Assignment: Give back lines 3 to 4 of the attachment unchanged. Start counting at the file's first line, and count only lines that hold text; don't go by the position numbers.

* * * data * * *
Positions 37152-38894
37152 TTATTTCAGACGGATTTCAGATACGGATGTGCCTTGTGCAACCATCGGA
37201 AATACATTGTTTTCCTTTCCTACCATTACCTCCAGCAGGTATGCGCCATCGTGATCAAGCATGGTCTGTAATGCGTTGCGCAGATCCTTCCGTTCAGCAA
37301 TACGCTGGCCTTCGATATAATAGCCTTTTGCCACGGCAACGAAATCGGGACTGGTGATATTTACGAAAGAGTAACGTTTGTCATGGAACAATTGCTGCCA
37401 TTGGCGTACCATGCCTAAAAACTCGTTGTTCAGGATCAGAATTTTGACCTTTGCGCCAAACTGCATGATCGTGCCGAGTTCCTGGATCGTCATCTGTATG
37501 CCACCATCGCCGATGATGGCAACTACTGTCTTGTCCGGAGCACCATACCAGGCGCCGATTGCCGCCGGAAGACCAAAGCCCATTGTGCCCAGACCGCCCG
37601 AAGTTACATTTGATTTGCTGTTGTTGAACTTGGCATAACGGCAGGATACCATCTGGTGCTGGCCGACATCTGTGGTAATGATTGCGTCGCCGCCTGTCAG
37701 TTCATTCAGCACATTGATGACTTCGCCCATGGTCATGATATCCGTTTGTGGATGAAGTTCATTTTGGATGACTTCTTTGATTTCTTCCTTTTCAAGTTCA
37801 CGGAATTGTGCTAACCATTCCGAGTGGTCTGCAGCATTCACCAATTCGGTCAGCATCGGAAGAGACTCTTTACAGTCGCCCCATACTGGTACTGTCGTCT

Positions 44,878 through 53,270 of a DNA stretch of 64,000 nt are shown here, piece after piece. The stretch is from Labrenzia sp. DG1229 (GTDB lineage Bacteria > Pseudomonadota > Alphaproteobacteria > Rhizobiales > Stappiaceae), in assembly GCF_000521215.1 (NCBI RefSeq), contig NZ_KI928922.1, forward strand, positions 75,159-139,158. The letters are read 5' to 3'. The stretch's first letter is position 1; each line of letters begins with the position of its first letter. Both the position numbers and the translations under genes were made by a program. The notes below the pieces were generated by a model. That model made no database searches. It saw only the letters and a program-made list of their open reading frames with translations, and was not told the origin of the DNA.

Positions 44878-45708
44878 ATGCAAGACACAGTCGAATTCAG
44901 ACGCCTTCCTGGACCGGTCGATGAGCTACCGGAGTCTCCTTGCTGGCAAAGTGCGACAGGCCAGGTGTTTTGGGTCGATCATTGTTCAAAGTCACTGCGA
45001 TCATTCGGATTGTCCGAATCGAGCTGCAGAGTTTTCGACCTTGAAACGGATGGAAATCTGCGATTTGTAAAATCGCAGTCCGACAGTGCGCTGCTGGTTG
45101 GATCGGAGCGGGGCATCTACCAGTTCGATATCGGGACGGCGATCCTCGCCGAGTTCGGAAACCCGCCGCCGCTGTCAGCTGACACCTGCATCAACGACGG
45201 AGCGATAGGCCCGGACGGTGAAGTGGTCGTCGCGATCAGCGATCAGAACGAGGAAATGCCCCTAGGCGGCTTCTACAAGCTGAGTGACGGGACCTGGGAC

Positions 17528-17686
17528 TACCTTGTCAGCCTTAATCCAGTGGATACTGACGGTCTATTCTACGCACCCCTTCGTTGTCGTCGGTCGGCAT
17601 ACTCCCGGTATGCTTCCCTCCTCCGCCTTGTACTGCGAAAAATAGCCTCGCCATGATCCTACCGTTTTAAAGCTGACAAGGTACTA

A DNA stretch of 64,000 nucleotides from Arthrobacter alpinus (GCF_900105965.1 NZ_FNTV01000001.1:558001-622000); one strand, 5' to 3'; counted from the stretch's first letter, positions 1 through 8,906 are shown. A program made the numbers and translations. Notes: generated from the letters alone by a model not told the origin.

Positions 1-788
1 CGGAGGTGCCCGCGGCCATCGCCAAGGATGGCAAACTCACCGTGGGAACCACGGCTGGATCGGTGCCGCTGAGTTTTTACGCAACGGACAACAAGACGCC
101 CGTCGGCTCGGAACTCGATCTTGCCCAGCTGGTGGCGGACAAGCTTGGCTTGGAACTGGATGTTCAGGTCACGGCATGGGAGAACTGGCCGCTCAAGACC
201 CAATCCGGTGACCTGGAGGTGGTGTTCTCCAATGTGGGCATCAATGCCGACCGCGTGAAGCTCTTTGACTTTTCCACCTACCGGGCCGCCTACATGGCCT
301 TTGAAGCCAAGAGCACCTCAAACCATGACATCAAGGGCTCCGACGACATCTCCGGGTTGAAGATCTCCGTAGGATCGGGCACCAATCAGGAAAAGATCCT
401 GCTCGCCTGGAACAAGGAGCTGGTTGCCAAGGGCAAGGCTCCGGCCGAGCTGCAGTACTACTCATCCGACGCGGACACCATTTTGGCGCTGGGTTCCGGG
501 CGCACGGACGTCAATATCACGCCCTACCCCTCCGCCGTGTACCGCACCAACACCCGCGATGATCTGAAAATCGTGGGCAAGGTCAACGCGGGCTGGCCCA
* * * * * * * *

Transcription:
37201 AATACATTGTTTTCCTTTCCTACCATTACCTCCAGCAGGTATGCGCCATCGTGATCAAGCATGGTCTGTAATGCGTTGCGCAGATCCTTCCGTTCAGCAA
37301 TACGCTGGCCTTCGATATAATAGCCTTTTGCCACGGCAACGAAATCGGGACTGGTGATATTTACGAAAGAGTAACGTTTGTCATGGAACAATTGCTGCCA